Lately, I have heard a lot of talk around people saying they feel guilty for their “privilege.” By privilege, they mean the life advantages they did not earn but that came as a result of skin color or birthplace or age or gender or sexuality.
People eat good meals and then say, “I’m just feeling bad because I know not everyone can have this.” People plan vacations and then say, “Gosh, maybe I shouldn’t even go on vacation since not everyone else can.”
It is surely good to be aware of the privilege and unearned advantages we have in the world.
But the point of examining our privilege is not to hide it or make ourselves miserable by denying it or to give lip service to feeling guilty about it. None of that helps–not the world and not our own feelings of guilt. In fact, forcing our privilege underground may instead help protect the system that creates unfair privilege in the first place.
The real point of becoming aware of our privilege is to use the awareness to see and change the unfair systems that created it in the first place. If we really understand our privilege, then we will want to use and share the power it gives us to undo those systems.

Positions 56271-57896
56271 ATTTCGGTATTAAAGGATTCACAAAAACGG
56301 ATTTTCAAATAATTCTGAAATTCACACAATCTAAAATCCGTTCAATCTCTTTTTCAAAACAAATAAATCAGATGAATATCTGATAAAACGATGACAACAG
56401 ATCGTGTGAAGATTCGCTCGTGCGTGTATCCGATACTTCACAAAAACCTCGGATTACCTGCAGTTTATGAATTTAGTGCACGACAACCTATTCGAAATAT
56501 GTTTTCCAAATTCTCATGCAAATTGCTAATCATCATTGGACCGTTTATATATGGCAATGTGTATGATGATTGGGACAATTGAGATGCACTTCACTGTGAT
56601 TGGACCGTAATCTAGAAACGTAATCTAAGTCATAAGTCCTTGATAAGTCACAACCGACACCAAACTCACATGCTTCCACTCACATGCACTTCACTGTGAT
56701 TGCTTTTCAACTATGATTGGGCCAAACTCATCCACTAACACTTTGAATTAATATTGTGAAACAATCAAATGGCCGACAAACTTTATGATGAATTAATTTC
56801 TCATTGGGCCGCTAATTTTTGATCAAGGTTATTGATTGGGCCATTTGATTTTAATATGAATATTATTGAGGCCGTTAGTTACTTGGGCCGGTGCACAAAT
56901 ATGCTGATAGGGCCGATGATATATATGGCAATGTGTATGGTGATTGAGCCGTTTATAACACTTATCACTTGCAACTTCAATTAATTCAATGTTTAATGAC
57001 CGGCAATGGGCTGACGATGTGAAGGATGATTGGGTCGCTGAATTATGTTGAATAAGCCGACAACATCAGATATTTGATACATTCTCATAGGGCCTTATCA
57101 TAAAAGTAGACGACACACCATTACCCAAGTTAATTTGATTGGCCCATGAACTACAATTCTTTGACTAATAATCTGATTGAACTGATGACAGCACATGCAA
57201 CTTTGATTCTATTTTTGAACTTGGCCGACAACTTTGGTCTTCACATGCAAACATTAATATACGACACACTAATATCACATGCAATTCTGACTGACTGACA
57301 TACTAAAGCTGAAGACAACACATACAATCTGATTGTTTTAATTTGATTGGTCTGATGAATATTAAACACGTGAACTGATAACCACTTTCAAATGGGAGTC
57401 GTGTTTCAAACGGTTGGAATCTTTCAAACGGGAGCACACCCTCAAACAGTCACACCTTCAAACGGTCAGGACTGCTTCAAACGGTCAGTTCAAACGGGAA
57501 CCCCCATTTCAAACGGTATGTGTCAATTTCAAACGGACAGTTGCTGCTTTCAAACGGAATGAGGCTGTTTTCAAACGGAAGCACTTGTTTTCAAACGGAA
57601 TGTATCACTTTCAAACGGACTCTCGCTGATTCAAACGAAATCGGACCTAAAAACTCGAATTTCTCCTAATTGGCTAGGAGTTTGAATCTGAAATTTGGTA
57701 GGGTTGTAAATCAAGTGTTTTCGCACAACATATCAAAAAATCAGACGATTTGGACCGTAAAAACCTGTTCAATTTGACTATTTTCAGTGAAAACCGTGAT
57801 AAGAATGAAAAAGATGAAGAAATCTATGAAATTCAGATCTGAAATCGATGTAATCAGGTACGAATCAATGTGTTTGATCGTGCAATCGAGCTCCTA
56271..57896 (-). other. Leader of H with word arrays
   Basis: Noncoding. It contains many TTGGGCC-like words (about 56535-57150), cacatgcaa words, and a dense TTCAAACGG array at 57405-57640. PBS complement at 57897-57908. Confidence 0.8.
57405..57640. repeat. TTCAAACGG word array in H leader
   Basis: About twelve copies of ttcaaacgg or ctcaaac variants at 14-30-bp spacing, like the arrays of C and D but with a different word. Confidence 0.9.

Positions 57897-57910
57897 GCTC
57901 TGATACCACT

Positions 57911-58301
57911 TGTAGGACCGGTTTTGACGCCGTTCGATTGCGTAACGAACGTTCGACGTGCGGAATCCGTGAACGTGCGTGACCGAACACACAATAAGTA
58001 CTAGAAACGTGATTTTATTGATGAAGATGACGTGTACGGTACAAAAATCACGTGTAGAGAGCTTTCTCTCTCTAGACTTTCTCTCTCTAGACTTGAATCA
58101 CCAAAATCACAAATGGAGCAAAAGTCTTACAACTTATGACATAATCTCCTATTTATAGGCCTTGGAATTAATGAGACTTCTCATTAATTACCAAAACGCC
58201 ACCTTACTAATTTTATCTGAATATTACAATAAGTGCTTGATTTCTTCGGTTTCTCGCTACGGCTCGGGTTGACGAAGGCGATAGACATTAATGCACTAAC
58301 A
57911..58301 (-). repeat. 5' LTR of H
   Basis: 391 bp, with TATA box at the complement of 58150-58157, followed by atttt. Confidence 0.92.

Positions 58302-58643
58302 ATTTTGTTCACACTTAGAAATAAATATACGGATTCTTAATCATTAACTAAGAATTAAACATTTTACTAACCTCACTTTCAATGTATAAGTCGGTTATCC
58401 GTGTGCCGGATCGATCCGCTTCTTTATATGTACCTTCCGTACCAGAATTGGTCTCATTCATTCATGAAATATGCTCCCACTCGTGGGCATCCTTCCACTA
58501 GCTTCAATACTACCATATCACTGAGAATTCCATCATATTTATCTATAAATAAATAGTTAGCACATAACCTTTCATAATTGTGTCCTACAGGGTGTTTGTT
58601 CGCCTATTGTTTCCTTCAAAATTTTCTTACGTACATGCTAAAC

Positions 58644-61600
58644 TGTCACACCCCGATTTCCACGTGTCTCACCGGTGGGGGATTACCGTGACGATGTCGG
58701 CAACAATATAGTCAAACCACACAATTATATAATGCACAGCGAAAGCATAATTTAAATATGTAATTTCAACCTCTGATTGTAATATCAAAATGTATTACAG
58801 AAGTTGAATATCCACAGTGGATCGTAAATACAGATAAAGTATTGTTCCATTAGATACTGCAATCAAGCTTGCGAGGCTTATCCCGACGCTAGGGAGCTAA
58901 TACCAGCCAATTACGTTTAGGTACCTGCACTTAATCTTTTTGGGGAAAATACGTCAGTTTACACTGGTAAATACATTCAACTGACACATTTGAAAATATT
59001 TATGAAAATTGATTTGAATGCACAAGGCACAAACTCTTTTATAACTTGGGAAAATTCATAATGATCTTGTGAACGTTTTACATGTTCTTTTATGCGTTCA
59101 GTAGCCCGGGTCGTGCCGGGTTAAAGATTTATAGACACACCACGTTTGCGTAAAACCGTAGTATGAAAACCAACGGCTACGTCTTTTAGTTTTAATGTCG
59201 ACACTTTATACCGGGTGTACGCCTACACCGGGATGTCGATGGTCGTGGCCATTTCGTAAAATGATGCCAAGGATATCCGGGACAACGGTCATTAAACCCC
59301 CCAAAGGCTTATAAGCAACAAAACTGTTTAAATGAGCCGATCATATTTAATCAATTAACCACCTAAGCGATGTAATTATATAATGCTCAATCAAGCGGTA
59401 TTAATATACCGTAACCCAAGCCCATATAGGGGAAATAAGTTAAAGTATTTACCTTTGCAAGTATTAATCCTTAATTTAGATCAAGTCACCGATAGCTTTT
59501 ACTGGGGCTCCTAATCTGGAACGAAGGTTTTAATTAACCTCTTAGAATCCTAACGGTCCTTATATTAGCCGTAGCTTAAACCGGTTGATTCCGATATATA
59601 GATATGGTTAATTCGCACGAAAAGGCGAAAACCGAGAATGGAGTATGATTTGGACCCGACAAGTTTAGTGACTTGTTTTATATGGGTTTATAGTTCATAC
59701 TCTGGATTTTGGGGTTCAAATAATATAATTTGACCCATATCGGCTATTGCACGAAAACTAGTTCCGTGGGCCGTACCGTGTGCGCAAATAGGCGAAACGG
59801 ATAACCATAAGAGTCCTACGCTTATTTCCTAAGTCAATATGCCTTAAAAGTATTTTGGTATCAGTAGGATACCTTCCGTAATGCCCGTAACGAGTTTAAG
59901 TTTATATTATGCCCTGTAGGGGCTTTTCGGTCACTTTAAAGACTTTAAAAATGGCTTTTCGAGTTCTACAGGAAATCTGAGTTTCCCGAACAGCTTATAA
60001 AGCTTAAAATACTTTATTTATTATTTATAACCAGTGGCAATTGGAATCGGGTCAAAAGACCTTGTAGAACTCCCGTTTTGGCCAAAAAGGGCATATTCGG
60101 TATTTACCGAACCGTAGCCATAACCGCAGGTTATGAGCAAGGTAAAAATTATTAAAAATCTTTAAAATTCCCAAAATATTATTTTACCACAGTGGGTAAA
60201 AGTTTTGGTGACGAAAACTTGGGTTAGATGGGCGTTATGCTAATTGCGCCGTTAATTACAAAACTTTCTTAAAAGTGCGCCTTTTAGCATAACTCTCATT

If you use your privilege in that way–to help change that systems–then your privilege is not just your privilege. You will have transformed it into our privilege. That is called making your good fortune the world’s good fortune (which, by the way, is your even better good fortune).
And when you do that, you will soon find you don’t feel guilty anymore.
PS Part of my work involves helping people figure out how to use their position in the world to help change it for the better. If you are struggling to figure out how you can use your privilege in the way I talk about here, please feel free to contact me.